Russia designates Pussy Riot members 'foreign agents'

In the latest escalation of its crackdown on opposition, Russia on Dec. 30 designated a disparate group of activists, satirists, and others as "foreign agents." A statement released by the Ministry of Justice listed the high-profile figures as designated "foreign agents," a controversial term with Cold War-era implications of espionage that carries burdensome reporting responsibilities and exposes designees to hefty fines. Among those named were Nadezhda Tolokonnikova and Veronika Nikulshina of the activist group Pussy Riot.

Tolokonnikova gained international prominence in 2012 as she faced prosecution for a political protest that she and other group members staged in a Moscow cathedral. The list also named prominent satirist and political commentator Viktor Shenderovich, as well as journalists Taisiya Bekbulatova, Ivan Belyaev and Elena Vladykina; filmmaker Andrey Alekseev; and former media executive and politician Marat Gelman.

In its statement, the Justice Ministry said: "These individuals have been systematically spreading materials to [large audiences], while receiving foreign financing."

Under the Federal Law N 2124-1 ("On Mass Media"), any media outlet involved in the creation and dissemination of materials while receiving foreign financing can be designated as a foreign agent. The government registry lists 117 such individuals and entities. Apart from media, non-profit organizations (NPOs), unregistered public associations (UPAs) and even individuals may be designated as "foreign agents" under different laws. According to a recent report by Russian human rights initiative OVD-Info—itself designated as a "foreign agent" in September—217 NPOs and three UPAs were listed starting in 2013, of which 98 NPOs have since been shut down.

"Foreign agents" face a labelling requirement, where all their statements on social media or otherwise, must be accompanied by a message indicating their designation. "Foreign agents" are also required to file elaborate reports on the purposes of their expenditures and sources of funding and conduct expensive internal audits more frequently than other NPOs and UPAs. Individuals are required to register a legal entity for the purposes of such reporting. The OVD-Info report describes the privacy violations and practical difficulties they face in tracking each personal purchase, and the impossibility of tracing small online donations. Additionally, the designations turning away readers and potential donors, employers or partners. "Foreign agents" are also prohibited from transferring or receiving funds for organizing public events, and from contesting, campaigning or nominating in elections and referenda. Failure to comply invites fines in millions of rubles and could culminate in court orders to liquidate the entity itself.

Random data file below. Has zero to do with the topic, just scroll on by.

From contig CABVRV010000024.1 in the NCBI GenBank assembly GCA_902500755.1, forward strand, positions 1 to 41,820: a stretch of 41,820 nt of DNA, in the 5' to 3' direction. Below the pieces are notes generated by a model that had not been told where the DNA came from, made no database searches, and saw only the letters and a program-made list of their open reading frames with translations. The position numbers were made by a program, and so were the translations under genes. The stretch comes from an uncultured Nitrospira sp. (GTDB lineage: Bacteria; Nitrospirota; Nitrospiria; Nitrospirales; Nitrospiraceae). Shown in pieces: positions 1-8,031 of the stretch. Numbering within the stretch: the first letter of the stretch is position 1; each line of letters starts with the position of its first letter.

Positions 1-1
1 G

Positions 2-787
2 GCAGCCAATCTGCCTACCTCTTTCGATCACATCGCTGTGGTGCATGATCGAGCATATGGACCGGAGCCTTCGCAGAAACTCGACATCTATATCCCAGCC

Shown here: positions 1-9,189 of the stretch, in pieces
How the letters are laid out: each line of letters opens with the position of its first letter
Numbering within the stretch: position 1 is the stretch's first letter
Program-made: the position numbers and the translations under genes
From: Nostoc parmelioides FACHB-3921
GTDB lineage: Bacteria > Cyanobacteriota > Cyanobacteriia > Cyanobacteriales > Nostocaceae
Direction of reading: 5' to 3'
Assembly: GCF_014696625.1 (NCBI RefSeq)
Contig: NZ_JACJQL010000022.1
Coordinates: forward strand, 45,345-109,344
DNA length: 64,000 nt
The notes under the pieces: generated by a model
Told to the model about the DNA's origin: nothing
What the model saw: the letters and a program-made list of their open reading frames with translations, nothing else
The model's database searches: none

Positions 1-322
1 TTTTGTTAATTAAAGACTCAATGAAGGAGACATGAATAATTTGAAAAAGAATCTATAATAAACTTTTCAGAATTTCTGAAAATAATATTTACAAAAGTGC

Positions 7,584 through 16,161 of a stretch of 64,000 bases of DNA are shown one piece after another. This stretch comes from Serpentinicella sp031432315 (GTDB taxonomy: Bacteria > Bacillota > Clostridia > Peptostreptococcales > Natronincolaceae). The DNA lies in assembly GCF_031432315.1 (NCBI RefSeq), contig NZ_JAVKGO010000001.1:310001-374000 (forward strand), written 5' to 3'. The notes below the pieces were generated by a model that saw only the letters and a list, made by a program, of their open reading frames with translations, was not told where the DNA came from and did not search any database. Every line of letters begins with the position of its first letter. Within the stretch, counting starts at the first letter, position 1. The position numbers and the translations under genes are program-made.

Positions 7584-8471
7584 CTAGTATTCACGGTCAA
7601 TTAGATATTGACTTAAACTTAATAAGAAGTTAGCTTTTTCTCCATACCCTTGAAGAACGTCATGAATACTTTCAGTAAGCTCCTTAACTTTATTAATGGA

These measures were harshly criticized by the Venice Commission of the Council of Europe (officially the European Commission for Democracy through Law).

This latest spate of designations comes in spite of international condemnation of Russia's recent attempts to shutter human rights groups and LGBT+ organizations under these laws. Pussy Riot, however, tweeted that it would not label its posts and would "appeal in court."

From Jurist, Dec. 31. Used with permission.

Note: We have been following the civil rights crackdown in Russia here.

See more on the "foreign agents" laws here.

ECHR rules against Russia

The European Court of Human Rights (ECHR) on June 14 ruled that Russia's "foreign agent" legislation violates the rights of the groups and individuals designated as foreign agents. Russia is not likely to comply with the ruling; on June 11, Vladimir Putin signed a bill requiring non-compliance with any ECHR ruling between March 2022 and January 2023. The ruling comes a week after the lower house of the Russian Duma approved an even broader definition of foreign agent which would include any person or organization who receives any amount of money from abroad. (Jurist)